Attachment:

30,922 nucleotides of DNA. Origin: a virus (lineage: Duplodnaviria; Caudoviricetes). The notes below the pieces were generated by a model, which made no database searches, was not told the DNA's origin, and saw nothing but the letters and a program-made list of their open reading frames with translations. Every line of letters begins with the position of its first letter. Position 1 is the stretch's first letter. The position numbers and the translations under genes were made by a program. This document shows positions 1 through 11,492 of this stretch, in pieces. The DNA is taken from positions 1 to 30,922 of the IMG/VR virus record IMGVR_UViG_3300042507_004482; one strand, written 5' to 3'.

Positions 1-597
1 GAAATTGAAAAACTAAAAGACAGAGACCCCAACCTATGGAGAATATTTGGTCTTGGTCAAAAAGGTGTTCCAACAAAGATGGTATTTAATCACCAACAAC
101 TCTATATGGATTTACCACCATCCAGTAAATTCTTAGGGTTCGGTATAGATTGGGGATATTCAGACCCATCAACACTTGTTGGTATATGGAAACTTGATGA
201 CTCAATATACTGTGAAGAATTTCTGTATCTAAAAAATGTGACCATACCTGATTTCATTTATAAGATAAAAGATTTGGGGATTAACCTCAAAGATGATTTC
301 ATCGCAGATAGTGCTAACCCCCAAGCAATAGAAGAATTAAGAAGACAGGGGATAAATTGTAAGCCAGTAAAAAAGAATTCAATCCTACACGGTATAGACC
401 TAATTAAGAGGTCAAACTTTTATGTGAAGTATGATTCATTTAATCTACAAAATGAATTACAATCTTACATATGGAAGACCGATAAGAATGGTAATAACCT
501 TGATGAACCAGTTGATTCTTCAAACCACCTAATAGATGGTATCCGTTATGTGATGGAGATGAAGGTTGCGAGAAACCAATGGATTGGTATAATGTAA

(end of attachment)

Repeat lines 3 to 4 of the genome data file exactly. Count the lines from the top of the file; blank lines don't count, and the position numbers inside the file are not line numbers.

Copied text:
1 GAAATTGAAAAACTAAAAGACAGAGACCCCAACCTATGGAGAATATTTGGTCTTGGTCAAAAAGGTGTTCCAACAAAGATGGTATTTAATCACCAACAAC
101 TCTATATGGATTTACCACCATCCAGTAAATTCTTAGGGTTCGGTATAGATTGGGGATATTCAGACCCATCAACACTTGTTGGTATATGGAAACTTGATGA